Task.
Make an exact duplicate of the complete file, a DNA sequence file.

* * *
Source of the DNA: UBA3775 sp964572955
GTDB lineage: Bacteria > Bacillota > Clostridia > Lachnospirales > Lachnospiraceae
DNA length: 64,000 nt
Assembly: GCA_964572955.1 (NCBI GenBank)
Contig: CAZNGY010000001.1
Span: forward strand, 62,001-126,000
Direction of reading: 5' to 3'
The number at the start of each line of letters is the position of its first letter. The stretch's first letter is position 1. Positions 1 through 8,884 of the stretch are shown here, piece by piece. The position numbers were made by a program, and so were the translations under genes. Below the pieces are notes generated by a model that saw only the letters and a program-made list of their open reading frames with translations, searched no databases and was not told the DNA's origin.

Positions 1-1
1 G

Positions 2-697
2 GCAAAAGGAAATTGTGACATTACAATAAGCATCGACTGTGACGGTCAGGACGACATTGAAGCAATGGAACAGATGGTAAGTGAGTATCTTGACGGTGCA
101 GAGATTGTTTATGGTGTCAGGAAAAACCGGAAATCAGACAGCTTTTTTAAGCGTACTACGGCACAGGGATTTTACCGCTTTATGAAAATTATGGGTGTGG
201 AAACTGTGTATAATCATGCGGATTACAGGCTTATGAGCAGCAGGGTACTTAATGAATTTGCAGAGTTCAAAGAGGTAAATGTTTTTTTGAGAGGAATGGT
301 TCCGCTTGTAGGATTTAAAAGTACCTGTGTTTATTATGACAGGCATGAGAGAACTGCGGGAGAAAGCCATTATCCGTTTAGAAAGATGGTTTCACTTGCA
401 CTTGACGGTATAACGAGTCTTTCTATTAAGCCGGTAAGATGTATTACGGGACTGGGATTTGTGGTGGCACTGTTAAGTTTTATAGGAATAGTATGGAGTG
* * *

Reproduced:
Source of the DNA: UBA3775 sp964572955
GTDB lineage: Bacteria > Bacillota > Clostridia > Lachnospirales > Lachnospiraceae
DNA length: 64,000 nt
Assembly: GCA_964572955.1 (NCBI GenBank)
Contig: CAZNGY010000001.1
Span: forward strand, 62,001-126,000
Direction of reading: 5' to 3'
The number at the start of each line of letters is the position of its first letter. The stretch's first letter is position 1. Positions 1 through 8,884 of the stretch are shown here, piece by piece. The position numbers were made by a program, and so were the translations under genes. Below the pieces are notes generated by a model that saw only the letters and a program-made list of their open reading frames with translations, searched no databases and was not told the DNA's origin.

Positions 1-1
1 G

Positions 2-697
2 GCAAAAGGAAATTGTGACATTACAATAAGCATCGACTGTGACGGTCAGGACGACATTGAAGCAATGGAACAGATGGTAAGTGAGTATCTTGACGGTGCA
101 GAGATTGTTTATGGTGTCAGGAAAAACCGGAAATCAGACAGCTTTTTTAAGCGTACTACGGCACAGGGATTTTACCGCTTTATGAAAATTATGGGTGTGG
201 AAACTGTGTATAATCATGCGGATTACAGGCTTATGAGCAGCAGGGTACTTAATGAATTTGCAGAGTTCAAAGAGGTAAATGTTTTTTTGAGAGGAATGGT
301 TCCGCTTGTAGGATTTAAAAGTACCTGTGTTTATTATGACAGGCATGAGAGAACTGCGGGAGAAAGCCATTATCCGTTTAGAAAGATGGTTTCACTTGCA
401 CTTGACGGTATAACGAGTCTTTCTATTAAGCCGGTAAGATGTATTACGGGACTGGGATTTGTGGTGGCACTGTTAAGTTTTATAGGAATAGTATGGAGTG